Applications are made online via the Arts Council England Applications Portal.
When to apply
Your museum can start looking into meeting the standard now and begin the process of applying to the Accreditation Scheme at any time.
Sources of advice and support
Find out about the support offered by Museum Mentors.
View opportunities to take part in our Skills Development Programme.
What happens next?
Our Quality Assurance Manager will assess each application submitted via the Applications Portal and prepare a report to present to the Accreditation Panel. The assessment may take five months from the date of submission, and the museum will then be presented to the next available panel.
The assessment involves a review of all information submitted and might lead to our Quality Assurance Manager asking for more information or clarification. All museums applying to the Accreditation Scheme for the first time will also receive a verification visit. This is the assessor’s chance to see a museum’s policies and plans in action as well as its display and storage areas.
Site visits complement our desk based assessment and help us to gain a better understanding of your organisation. They are part of the quality assurance process within Accreditation. We visit all new applicants to the scheme, museums that have been through a period of significant change and a 10% sample of all other returns.
At the visit we will cross-check information you have provided in your application form to help inform our draft recommendations to the Accreditation Panel. Visits are designed to be supportive, there is no pass or fail. If issues are identified during the visit, we will provide feedback and guidance on how to address them.
What to expect
The visit will comprise of several elements:
Accreditation documents – some documents and information are required for Accreditation, but you are not asked to provide them with the online form. We will ask to see them during the visit:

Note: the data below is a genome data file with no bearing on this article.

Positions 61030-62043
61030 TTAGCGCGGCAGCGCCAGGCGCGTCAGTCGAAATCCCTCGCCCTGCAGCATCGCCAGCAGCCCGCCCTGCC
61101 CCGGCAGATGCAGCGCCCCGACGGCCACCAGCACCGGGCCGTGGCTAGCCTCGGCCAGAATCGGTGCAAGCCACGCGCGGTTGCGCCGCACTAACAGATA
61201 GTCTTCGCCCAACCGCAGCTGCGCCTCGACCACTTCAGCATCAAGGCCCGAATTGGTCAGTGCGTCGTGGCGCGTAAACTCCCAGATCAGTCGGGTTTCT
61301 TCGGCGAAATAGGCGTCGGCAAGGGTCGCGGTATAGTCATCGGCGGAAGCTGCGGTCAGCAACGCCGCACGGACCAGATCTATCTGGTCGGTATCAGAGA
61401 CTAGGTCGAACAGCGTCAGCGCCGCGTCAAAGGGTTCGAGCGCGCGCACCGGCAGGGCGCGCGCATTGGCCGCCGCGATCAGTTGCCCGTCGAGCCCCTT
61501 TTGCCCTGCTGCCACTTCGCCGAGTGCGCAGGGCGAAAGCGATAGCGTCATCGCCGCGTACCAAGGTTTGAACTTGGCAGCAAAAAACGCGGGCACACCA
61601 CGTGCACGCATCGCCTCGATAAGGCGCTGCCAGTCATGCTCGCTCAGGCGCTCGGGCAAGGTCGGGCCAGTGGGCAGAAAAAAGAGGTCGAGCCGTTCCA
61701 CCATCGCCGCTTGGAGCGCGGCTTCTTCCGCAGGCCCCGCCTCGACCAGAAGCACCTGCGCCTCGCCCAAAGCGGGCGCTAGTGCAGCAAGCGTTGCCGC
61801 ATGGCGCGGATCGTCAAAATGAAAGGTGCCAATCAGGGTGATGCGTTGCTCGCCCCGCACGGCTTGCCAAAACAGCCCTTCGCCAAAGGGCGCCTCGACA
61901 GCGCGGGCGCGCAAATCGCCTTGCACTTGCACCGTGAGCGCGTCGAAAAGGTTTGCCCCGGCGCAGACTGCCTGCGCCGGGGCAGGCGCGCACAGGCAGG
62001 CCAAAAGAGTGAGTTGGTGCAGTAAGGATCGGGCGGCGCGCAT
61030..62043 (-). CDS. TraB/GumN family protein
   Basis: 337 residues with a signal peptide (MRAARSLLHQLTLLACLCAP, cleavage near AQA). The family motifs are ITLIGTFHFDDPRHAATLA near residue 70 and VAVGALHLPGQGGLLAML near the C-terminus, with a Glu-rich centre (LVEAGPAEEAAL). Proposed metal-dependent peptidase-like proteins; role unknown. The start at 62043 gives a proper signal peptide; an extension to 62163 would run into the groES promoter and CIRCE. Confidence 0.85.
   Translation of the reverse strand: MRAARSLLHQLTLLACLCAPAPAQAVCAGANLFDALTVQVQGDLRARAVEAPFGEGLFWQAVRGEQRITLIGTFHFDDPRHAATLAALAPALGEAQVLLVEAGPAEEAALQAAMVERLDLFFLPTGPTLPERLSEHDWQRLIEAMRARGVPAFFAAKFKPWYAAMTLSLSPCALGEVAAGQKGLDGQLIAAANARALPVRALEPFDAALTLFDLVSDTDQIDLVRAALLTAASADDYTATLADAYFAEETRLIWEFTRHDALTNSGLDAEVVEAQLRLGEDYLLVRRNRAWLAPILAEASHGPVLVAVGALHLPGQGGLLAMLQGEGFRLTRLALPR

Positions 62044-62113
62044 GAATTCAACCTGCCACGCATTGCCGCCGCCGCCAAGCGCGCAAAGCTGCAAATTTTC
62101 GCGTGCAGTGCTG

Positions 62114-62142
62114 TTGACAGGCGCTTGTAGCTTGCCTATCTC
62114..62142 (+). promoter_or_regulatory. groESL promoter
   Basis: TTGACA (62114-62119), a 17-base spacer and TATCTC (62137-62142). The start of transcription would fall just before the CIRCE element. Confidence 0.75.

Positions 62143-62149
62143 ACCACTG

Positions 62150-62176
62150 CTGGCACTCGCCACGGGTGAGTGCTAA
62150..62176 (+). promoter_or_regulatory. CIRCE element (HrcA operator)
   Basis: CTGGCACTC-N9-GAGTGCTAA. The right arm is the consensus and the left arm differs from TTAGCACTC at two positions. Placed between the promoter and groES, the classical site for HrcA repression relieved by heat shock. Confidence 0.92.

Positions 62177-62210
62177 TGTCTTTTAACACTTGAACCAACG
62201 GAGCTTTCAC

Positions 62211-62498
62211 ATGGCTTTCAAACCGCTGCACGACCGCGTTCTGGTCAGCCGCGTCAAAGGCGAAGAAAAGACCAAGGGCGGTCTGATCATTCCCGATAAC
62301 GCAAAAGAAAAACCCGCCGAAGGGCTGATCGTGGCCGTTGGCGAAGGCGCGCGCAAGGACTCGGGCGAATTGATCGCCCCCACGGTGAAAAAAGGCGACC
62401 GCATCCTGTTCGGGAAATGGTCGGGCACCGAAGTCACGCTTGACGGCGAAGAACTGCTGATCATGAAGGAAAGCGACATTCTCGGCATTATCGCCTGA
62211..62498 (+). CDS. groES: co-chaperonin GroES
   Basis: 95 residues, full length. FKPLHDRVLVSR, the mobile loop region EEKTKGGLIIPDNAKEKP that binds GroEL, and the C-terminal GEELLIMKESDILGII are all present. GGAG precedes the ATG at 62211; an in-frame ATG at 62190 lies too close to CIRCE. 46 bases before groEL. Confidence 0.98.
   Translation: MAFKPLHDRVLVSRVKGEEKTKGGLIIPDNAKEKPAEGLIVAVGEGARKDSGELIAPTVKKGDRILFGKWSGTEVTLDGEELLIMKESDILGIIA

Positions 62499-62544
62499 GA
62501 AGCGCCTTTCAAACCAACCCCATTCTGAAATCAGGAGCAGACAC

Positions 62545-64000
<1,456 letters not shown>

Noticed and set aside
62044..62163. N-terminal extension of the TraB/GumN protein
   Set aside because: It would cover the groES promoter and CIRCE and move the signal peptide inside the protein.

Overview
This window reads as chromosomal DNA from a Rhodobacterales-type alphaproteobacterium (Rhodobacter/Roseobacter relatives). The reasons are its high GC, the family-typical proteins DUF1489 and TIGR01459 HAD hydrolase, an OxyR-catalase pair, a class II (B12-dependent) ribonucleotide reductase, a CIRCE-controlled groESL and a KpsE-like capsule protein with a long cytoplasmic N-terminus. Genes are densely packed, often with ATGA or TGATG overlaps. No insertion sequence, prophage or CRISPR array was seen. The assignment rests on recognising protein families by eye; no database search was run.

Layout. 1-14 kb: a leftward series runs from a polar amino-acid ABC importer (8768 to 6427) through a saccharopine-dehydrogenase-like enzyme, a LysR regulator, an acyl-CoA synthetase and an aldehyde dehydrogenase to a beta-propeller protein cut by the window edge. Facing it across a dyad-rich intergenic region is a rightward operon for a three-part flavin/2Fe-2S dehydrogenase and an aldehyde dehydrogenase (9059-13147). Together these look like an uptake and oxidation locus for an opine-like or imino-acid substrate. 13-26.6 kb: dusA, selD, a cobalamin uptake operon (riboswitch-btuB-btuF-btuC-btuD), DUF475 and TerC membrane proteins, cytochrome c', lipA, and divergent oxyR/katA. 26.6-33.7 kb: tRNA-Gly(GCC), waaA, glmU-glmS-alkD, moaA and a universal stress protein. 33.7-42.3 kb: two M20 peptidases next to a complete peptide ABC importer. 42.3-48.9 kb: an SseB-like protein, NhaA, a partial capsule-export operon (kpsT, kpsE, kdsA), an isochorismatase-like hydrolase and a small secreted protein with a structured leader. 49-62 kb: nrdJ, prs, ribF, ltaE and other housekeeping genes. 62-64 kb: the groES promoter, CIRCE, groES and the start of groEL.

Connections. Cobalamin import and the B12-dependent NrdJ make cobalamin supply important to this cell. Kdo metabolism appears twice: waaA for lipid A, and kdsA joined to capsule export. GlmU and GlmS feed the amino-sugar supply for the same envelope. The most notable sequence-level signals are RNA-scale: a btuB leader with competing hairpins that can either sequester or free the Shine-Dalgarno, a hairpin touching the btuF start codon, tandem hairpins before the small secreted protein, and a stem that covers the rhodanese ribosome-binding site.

1.8 Confirm arrangements for access to professional advice
1.9 Clear, workable emergency plan
2.5 Documentation plan
2.7 Documentation procedural manual
2.8 Security – confirm expert advice
3.1.1 How do you consult with your users and what do you do with this information?
3.1.5 How do you identify access issues?
3.2.3 Examples of marketing materials
Site tour – we will view your display/exhibition and storage areas on site, looking at elements from section two and three of the Standard including how information to visitors are made available. We would like to talk about:
- Care and conservation of collections
- Interpretation and display
- Facilities and signage
- Front of house arrangements
- Learning and access activities
Documentation in practice – we would like to better understand how the museum approaches documentation, we will ask for a demonstration during the visit. It would help if you have the accession register/inventory ready in advance.
We will choose up to three items on display and ask you to find the documentation related to them.
Up to three items will then be randomly selected from your accession register, and we will then ask you to find the items for us to view.
This is not a pass/fail exercise, it’s about understanding the systems you have in place.
We aim to keep the visit as informal as possible and please feel free to ask any questions you have during the day. We really value your thoughts so if you have any feedback, comments or suggestions about how we can do better please do let us know.